After fresh ideas for meals that are healthy but still pack a flavour punch? We've got salads and vegetable-packed bowls to soups and light desserts.
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Campari with your cornflakes? Whether booze is okay at breakfast depends on time and place, writes Max Allen.
Sydney's food supergroup are back at it, bringing big flavours and a rollicking drinks list to a buzzing space in Surry Hills, writes Pat Nourse.
Spirit House has a sleek new bar where you can enjoy Thai snacks with a twist.
A Florentine chef and an elegant new space bring a touch of the Old World to the latest Four Seasons restaurant.
We talk to Jason Held, CEO of Saber Astronautics, about his flying routine and his favourite hotels for business travel.
Popolo gives way to Marta; lovers of cacio e pepe pasta prepare to celebrate.
For a taste of old Cuba, Lydia Bell heads east. The Oriente and its stridently Afro-Cuban capital, Santiago de Cuba, remain largely untouched by the wave of change sweeping the island.
Deliver a stylish breakfast in bed or spread the love and take dishes to share to the table.
The chef at Bistrode CBD and The Fish Shop passed away today, 17 July 2017.
These fluted French doughnuts are made from a choux-like pastry dough, giving them a light, airy texture. Crullers are best eaten the same day they're made.
Kicking off in February 2018, six exclusive tours will take Gourmet Traveller readers far and wide, delivering exceptional service, fine dining and, of course, a first-class travel experience.
From mushrooms on gruyere toast to tapioca porridge washed back with a satisfying honey and fig jam cappuccino, there will be no complaints when the alarm goes off tomorrow.
A North Sea-focused restaurant from Rene Redzepi and Thorsten Schmidt has opened on the original Noma site.
From Lizard Island to Tasmania, the Kimberley to Byron Bay, here are the best lodges and resorts in Australia in 2017 for ultra-luxurious experiences in remarkable surroundings.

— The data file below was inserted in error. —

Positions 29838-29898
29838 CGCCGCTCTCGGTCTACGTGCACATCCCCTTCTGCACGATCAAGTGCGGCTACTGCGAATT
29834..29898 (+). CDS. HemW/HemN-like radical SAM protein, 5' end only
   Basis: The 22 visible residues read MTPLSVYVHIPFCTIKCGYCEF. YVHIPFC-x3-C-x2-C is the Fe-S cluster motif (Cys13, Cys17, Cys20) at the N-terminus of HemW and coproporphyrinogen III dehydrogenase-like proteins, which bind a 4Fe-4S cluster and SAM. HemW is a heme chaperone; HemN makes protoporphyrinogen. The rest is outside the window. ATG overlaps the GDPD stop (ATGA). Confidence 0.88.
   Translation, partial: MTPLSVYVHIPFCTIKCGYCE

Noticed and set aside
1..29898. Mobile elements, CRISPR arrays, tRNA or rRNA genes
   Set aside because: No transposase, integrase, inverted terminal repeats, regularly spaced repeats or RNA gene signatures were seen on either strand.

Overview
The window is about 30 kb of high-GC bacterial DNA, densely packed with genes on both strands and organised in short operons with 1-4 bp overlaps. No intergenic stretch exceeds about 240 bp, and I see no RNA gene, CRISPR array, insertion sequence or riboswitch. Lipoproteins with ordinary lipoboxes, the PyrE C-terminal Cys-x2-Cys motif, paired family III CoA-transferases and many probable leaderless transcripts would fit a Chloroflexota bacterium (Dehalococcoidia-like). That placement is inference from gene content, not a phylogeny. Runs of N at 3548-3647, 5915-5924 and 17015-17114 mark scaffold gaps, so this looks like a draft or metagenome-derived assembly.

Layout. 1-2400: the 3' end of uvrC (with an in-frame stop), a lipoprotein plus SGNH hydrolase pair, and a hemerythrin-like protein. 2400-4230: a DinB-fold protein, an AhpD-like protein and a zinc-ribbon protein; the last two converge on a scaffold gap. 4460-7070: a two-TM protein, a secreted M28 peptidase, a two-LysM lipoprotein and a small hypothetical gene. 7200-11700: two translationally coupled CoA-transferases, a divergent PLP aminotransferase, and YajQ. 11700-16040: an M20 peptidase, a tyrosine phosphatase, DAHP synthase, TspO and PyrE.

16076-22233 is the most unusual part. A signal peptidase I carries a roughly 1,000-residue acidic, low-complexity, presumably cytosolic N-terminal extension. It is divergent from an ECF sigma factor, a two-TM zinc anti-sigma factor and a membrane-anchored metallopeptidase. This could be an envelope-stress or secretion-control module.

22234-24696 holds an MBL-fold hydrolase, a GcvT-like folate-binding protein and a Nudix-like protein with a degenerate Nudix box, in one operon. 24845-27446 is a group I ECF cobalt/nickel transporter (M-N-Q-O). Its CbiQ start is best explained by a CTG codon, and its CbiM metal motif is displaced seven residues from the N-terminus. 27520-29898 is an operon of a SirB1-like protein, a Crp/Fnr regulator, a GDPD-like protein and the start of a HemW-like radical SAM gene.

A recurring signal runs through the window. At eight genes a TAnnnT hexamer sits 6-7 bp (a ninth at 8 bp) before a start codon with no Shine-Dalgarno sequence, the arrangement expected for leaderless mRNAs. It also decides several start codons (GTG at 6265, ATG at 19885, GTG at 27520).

This ultra-simple sandwich is our take on the signature served at Hong Kong's Australia Dairy Company. Shaved leg ham would add another dimension, as would toasting one side of the bread slices, but we love the simplicity of this straight-up version. It's definitely a case of a dish being greater than the sum of its parts.
Little-known fact: the editor of this magazine once posted an Eccles cake from St John restaurant, in London, to the Gourmet Traveller offices in Sydney. It arrived, some eight days later, in extremely good nick, even though it had been put in the post with the slice of Lancashire cheese it had been served with at the restaurant. Its condition was testament not only to the efficacy of the Royal Mail, but also to the keeping power of this northern English classic. (We still prefer to eat them warm from the oven or within a few hours of baking, it must be said.)
The first person credited with selling Eccles cakes was one James Birch, a shopkeeper. According to the Eccles and District History Society, Birch sold them in his premises opposite the parish church in Eccles. (Since then, the building has been demolished and the town of Eccles more or less subsumed by the suburbs of Manchester.) Small and round, Eccles cakes are one of the pastries traditionally referred to as tea cakes - a term far more appetising than their other nickname, squashed fly cakes.
Made from rich, flaky pastry filled with dried currants and hints of spice, they're quite similar to Banbury cakes, though that's a point best not raised in the north.
The key to a really good Eccles cake is the pastry, which is all about technique: rolling, folding and resting. And what to serve with Eccles cakes? A cup of England's finest is a must, so put the kettle on - it's tea-time.
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